The Court’s power to exclude the limitation period (Section 33 of the Act)
The court, in given circumstances, does have the power to exclude the limitation period, and allow claims for personal injury, including those for medical negligence, to continue, even if the 3 year limitation period has passed.
Our team of solicitors that specialise in medical negligence matters, have never had to request the court’s permission to exclude the limitation period. The court often uses its powers to refuse such applications, and Instances of applications to the court, requesting the court to use the powers bestowed upon them, usually arise when an injured person has failed to file court proceedings at court, within the given 3 year period; or 3 years from their deemed date of knowledge.
That said, the grounds on which the court will allow the limitation period to be excluded, can be stated as follows:
If an injured person has not issued a Claim Form to the court in time, then he or she may seek a discretionary exclusion of the limitation period.
Section 33(1) states that if it appears to the Court that it would be equitable to allow an action to proceed, the Court may direct that those provisions shall not apply.
When applying its discretion, the Court must have regard to the degree of prejudice which suffered by the Claimant and the Defendant.
Section 33(3) states that the Court shall have regard to all the circumstances of the case and in particular to:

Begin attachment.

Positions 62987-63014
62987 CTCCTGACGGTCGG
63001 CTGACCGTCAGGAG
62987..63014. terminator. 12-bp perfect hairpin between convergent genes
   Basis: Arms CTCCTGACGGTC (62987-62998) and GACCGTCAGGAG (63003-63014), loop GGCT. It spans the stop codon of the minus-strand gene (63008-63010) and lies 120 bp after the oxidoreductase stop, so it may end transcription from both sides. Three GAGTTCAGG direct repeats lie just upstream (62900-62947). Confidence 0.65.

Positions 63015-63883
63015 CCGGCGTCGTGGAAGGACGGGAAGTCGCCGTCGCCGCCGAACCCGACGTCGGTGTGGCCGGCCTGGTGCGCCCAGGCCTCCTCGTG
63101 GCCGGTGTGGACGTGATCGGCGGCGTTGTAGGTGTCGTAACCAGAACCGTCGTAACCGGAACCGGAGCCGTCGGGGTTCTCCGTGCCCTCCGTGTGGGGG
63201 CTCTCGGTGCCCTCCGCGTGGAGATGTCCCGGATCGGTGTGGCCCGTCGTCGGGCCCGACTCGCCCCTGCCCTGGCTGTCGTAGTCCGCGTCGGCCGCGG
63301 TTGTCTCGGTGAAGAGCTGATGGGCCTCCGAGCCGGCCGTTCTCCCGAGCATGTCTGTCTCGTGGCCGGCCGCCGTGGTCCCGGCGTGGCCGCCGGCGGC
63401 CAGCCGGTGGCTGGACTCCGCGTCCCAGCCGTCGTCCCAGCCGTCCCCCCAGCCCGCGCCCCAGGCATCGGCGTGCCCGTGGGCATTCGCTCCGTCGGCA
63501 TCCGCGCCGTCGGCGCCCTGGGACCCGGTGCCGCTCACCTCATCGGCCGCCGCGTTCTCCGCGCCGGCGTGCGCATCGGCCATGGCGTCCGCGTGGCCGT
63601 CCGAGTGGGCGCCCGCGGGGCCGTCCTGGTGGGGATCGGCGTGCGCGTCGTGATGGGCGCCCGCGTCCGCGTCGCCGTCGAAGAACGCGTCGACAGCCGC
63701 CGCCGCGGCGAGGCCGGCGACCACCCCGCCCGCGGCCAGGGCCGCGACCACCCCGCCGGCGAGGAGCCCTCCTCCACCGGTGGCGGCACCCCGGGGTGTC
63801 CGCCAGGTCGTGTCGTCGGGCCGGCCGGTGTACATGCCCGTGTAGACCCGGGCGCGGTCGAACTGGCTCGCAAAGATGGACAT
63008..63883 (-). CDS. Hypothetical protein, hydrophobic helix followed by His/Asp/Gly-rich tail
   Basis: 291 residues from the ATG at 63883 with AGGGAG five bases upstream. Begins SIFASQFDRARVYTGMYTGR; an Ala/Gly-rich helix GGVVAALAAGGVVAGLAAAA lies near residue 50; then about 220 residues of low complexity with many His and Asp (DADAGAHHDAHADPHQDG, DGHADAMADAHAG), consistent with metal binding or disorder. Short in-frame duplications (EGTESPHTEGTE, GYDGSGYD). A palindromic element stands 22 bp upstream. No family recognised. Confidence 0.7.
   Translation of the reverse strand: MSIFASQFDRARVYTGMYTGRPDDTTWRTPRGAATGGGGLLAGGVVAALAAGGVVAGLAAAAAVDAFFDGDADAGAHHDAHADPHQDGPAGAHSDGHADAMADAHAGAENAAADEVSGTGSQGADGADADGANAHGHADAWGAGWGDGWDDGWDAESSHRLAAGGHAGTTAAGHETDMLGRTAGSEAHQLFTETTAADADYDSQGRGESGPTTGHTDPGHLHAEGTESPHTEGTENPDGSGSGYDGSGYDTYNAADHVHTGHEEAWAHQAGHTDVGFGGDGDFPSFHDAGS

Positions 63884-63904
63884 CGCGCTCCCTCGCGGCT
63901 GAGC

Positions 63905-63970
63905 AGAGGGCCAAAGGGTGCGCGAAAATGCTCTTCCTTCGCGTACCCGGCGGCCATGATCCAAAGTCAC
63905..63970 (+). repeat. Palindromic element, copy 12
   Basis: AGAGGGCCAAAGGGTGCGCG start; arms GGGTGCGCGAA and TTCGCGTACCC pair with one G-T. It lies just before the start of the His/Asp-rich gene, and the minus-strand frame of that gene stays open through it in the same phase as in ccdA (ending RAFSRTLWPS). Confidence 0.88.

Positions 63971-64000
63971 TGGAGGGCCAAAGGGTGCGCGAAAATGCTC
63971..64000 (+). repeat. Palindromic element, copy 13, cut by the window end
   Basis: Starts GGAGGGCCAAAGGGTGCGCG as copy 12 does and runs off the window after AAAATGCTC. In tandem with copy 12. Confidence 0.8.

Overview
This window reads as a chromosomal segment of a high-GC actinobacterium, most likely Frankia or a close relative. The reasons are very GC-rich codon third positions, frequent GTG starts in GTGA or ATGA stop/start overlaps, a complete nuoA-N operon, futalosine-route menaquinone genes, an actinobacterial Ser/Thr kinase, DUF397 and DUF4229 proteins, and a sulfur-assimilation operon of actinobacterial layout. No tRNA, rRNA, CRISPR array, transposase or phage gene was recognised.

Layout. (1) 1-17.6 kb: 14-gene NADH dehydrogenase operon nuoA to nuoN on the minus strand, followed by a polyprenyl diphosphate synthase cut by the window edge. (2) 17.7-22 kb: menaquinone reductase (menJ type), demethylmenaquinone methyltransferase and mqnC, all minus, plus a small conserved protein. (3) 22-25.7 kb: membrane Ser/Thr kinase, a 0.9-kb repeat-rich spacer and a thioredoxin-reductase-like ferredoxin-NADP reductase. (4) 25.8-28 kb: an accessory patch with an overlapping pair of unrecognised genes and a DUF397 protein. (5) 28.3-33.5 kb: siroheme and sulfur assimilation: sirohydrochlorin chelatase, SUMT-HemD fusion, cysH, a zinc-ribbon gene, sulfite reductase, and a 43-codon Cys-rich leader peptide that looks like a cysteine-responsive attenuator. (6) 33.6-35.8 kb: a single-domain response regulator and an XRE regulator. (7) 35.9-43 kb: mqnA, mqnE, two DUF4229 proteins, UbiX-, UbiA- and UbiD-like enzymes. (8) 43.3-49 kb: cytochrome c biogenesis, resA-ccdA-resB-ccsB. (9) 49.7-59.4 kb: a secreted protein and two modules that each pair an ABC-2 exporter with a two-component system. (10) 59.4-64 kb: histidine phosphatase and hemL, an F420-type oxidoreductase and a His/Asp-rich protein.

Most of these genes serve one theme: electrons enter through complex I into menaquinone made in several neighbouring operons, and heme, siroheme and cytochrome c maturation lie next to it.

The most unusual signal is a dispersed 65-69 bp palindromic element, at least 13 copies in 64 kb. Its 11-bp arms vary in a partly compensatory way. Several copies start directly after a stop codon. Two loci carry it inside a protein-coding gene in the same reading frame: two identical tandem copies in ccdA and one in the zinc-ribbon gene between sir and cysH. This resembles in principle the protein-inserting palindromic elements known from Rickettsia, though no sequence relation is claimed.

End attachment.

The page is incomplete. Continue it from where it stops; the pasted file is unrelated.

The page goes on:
The length of, and the reasons for, the delay.
The extent to which evidence adduced is likely to be less cogent than if the action had been brought within the time allowed by Section 11 [or Section 12].
The conduct of the Defendant after the cause of action arose, including the extent to which he responded to requests reasonably made by the Claimant for information or inspection for the purpose of ascertaining facts which were or might be relevant to the Claimant’s cause of action against the Defendant.
The duration of any disability of the Claimant arising after the date of the accrual of the cause of action.
The extent to which the Claimant acted promptly and reasonably once he knew injury/circumstances might give rise to an action for damages.
The steps taken by the Claimant to obtain medical, legal or other expert advice and the nature of any such advice he may have received.
If you are thinking of pursuing a claim for medical negligence compensation, then the advice of our solicitors specialising in medical negligence claims is that you should contact our offices, as soon as possible. Our solicitors will offer you advice, at no cost to yourself, and with no obligation to instruct. If you do wish to instruct, and we feel that you have a viable claim for personal injury compensation, then our personal injury solicitors will accept your claim, on a No Win No Fee basis. Get in touch today, and our friendly team will be happy to assist.